New Delhi: India maintained its position as the world leader in domestic air traffic growth in November while China and Russia also recorded double digit growth, the International Air Transport Association (IATA) said in a report on Wednesday.
IATA, which represents the majority of international airlines, said India’s domestic air traffic grew 22.3% during November, while China’s rose 14.9% and Russia’s 15.5% compared with the same time last year.
“Domestic travel demand rose 7.1% in November 2016 compared to the same month in 2015, but results continued to vary widely, with China, India and Russia showing double-digit growth while demand declined in Brazil and Japan,” it said.
November was the month when India announced steps to demonetise most of its currency notes. Although the banned currency notes could be used to buy air tickets until early December, airline executives fear that demonetisation would impact discretionary travel in the results after November.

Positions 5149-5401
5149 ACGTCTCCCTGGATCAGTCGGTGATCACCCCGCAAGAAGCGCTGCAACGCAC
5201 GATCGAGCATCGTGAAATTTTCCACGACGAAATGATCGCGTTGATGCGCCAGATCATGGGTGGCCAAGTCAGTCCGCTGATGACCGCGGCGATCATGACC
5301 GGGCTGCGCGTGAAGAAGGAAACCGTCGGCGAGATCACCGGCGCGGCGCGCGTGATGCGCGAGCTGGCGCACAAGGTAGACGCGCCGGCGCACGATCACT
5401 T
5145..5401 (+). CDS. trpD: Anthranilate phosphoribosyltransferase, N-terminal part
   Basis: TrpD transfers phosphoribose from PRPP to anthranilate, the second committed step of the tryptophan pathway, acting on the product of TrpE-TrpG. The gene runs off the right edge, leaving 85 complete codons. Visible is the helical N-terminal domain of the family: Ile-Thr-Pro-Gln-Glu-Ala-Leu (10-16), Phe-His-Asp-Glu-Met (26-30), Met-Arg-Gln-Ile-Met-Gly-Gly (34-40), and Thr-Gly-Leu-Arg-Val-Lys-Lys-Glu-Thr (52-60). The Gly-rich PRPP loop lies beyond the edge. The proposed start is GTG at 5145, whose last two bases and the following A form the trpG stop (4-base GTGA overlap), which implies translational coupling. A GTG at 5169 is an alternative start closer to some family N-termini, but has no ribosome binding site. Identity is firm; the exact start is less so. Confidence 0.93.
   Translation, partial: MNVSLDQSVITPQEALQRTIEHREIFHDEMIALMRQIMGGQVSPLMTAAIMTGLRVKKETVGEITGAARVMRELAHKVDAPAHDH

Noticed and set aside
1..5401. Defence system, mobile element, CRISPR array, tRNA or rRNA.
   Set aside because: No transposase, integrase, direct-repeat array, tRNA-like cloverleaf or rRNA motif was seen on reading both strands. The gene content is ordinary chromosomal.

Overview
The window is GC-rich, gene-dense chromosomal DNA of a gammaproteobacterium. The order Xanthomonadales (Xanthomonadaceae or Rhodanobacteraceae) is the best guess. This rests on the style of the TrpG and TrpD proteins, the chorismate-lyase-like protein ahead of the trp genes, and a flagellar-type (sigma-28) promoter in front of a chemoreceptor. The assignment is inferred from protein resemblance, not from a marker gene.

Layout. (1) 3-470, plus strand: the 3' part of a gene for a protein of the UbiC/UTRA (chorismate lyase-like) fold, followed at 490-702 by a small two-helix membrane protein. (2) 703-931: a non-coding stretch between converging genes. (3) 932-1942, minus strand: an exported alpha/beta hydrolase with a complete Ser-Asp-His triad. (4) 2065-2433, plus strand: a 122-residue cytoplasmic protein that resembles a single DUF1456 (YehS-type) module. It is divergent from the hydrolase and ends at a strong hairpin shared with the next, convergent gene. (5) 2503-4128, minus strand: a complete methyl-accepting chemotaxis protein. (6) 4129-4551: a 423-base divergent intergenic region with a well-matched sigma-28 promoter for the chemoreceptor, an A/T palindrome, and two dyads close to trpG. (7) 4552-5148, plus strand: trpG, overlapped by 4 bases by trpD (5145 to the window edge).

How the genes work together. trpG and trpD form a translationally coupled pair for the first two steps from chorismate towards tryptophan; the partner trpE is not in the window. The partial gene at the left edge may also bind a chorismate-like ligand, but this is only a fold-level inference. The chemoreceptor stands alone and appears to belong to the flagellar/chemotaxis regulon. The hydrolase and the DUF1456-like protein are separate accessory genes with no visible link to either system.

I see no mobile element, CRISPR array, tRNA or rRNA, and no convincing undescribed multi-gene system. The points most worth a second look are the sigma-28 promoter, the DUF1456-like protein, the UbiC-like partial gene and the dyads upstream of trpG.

US makes up for 15.3% of the total share of domestic passengers globally, followed by China at 8.3%, Russia and Brazil’s 1.4% each, Japan’s 1.2%, India’s 1.1% and Australia’s 1%.
November 2016 also showed the strongest demand growth in nine months globally.
“Stronger demand for air travel reflects—and is supporting--a pick-up in the global economic cycle. As the stimulus effect of lower oil prices recedes in the rear view mirror, the strength of the economic cycle will play a key role in the pace of demand growth in 2017,” Alexandre de Juniac, IATA’s director general and chief executive said in a statement.
Juniac said the airline industry continues to deliver strong results.
“In 2017, for a third consecutive year, the industry’s return on invested capital will exceed the cost of capital. Passengers benefit from the industry’s success. Travel has never been more accessible—with great fares, many options and more destinations. Nevertheless uncertainty lies ahead. The threat of terrorism, questions over the durability of the economic upswing, rising oil prices and increasing protectionist rhetoric are among the concerns. The industry has reshaped itself and strengthened its resilience to shocks. We should see another solid year of collective profitability for the airlines in 2017. But we must be vigilant,” he added.